others not worth trying….You expect attenuation, within that envelop, this is OK – penalized spline wins

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#Summary: #X Moving Average: crude, phase shift, peaks severely flattened, ends discarded <Don't use> ## Centered Moving Average: crude, peaks severely flattened, no phase shift*, feed forward >, ends discarded ## Block Averages: not too crude, not phase shifted*, no feed forward*, conserved properties*, information discarded (Maybe OK) ##Savitzky-Golay: not crude, not phase shifted*, small feed forward (localized), conserved properties, ends discarded; derivative ##locally weighted least squares (lowess/loess): not crude or phase shifted, nice taper at ends, no derivative ##supsmu: analytical properties murky, but a nice smoother for many signals; no derivative ##penalized splines: effective, differentiable; adjusting the parameters may be tricky #Xregular splines: either false maxima, or oversmoothed--<Don't use> Packages: pspline; sm; sreg (fields);

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**Assessing different sources of variance: **

EPS 236 Workshop: 2014 Assessing different sources of variance: Extracting Trends, Cycles, etc by Data Filtering and Conditional Averaging. CO2 Measurement has high signal-to-noise ratio, but the system (e.g. the atmosphere) has a lot of variability. Measurement has low signal-to-noise ratio.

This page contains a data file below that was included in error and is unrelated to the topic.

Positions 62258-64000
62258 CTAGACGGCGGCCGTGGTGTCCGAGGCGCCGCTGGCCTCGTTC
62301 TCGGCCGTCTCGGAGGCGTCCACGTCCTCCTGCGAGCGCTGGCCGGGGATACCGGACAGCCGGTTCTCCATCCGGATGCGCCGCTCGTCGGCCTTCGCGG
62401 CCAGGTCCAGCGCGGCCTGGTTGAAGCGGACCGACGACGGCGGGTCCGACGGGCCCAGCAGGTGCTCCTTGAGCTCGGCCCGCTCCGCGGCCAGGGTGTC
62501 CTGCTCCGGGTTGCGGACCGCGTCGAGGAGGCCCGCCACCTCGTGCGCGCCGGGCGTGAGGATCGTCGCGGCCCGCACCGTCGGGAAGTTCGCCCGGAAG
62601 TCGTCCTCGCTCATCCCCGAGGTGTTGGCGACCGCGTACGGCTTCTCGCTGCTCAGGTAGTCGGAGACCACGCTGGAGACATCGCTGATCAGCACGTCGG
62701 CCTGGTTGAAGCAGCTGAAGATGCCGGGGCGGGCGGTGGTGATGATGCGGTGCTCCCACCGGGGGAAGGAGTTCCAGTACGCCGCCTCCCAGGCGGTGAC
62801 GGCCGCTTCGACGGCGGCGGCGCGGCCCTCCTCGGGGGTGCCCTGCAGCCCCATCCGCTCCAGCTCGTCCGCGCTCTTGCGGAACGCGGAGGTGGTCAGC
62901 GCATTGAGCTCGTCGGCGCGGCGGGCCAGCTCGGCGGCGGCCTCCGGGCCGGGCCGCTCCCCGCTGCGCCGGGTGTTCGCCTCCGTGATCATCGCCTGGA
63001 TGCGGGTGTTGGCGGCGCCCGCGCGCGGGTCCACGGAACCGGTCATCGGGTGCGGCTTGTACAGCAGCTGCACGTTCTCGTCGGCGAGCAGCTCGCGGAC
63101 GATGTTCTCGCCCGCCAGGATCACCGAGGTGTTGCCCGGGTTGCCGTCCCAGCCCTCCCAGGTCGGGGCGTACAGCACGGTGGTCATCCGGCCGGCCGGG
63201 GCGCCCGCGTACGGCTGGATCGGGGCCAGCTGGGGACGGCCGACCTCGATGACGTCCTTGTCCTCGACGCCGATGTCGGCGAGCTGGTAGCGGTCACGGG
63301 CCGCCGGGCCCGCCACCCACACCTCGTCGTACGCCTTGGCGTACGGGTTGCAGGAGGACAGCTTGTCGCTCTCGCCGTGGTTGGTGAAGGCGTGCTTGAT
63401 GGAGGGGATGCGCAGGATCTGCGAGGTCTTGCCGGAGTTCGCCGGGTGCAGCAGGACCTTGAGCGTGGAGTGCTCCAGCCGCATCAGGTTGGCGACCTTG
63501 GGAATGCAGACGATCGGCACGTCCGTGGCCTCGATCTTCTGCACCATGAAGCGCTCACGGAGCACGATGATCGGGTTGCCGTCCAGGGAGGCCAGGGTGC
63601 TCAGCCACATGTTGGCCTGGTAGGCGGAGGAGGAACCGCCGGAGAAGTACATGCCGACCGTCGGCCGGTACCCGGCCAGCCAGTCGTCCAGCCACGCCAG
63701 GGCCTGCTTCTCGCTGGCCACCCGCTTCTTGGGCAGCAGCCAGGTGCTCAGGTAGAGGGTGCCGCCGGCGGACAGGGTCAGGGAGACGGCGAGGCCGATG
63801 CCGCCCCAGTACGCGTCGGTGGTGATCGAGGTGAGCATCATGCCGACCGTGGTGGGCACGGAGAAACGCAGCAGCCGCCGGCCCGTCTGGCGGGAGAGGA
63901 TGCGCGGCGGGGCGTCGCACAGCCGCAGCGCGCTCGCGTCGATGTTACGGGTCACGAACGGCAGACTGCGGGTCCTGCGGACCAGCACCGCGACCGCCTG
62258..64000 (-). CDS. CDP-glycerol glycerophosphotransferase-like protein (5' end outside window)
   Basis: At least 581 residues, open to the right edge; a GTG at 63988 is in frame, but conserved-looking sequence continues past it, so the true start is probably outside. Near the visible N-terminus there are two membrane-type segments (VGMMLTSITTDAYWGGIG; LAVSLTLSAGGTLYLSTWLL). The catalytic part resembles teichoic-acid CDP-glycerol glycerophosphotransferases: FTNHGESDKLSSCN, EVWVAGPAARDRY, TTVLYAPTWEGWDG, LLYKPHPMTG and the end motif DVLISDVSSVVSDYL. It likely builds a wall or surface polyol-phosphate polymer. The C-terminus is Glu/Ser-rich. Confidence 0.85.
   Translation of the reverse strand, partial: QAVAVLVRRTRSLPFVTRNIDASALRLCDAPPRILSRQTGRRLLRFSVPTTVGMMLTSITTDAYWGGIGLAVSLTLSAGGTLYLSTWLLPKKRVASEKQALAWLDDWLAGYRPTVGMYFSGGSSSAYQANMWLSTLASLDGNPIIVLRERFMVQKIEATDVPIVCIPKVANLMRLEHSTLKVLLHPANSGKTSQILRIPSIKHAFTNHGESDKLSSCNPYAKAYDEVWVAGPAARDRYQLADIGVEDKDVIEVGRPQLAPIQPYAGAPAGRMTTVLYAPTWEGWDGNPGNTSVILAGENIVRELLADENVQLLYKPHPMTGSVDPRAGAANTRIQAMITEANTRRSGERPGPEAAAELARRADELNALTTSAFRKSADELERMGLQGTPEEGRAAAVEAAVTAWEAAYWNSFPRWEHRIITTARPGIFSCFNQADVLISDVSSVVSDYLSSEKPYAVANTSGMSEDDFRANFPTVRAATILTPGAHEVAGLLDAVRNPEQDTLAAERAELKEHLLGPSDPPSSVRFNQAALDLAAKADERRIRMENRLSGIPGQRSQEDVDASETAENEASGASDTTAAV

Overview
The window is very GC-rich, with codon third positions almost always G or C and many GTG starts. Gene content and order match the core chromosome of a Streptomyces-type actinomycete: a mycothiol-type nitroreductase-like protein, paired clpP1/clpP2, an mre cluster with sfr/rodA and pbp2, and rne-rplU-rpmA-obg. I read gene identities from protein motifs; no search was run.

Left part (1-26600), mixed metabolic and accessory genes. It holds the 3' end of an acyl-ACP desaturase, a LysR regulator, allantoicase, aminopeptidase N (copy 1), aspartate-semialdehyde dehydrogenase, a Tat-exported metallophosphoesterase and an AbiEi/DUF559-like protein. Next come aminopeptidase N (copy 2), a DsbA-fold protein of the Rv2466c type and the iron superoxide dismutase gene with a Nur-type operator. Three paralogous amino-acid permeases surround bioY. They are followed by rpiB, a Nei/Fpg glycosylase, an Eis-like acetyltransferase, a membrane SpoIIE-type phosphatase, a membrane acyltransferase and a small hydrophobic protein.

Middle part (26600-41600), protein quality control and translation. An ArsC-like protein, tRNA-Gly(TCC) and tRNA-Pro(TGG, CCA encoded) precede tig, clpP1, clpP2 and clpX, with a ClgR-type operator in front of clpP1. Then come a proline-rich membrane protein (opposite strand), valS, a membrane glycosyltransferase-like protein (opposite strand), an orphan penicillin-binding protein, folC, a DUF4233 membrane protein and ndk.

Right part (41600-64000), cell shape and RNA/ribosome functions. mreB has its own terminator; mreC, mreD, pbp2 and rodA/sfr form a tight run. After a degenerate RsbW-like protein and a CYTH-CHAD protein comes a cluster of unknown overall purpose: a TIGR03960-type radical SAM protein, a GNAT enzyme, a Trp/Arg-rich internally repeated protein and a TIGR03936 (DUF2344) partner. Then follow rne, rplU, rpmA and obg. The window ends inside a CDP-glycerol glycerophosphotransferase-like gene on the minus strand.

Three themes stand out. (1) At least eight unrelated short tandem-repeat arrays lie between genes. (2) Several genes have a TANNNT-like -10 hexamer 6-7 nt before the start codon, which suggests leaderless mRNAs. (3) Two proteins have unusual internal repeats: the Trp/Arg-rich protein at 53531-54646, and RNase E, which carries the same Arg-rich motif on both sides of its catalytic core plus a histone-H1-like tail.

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“Ancillary measurements”, conditional sampling and suitable filtering or averaging reveals the key features of the data when system variability is the key factor. Zum=tapply(wlef[,"value"],list(wlef[,"yr"],wlef[,"mo"],wlef[,"hr"],wlef[,"ht(magl)"]),median,na.rm=T)

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**Noisy data: which filter is the “best” (for what purpose?)?**

Residuals? Events ?

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If spar is given: Leave-one-out cross-validation In the default mode, the sm.spline model is selected using “leave-one-out cross-validation”. See article by Rob Hyndman (http://robjhyndman.com/hyndsight/crossvalidation/) for a description. Kalman filter

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**Interpolation: linear (approx; predict.loess)**

penalized splines (akima’s aspline)

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**XX=HIPPO.1.1[lsel&l.uct,"UTC"]**

YY=HIPPO.1.1[lsel&l.uct,"CO2_OMS"] ZZ=HIPPO.1.1[lsel&l.uct,"CO2_QCLS"] YY[1379:1387] = NA require(pspline) lna1=!is.na(YY) YY.i=approx(x=XX[lna1],y=YY[lna1],xout=XX) YY.spl=sm.spline(XX[lna1],YY[lna1]) require(akima) YY.aspline= aspline(XX[lna1],YY[lna1],xout=XX) #YY.lowess=lowess(XX[lna1],YY[lna1],f=.1) ddd=data.frame(x=XX[lna1],y=YY[lna1]) YY.loess=loess(y ~ x,data=ddd,span=.055) YY.loess.pred=predict(YY.loess,newdata=data.frame(x=XX,y=YY))

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**Minimize CV for “best” model**

“Leave-one-out” CV Source: Minimize CV for “best” model

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CMPUT 466/551 Principal Source: CMU

CMPUT 466/551 Principal Source: CMU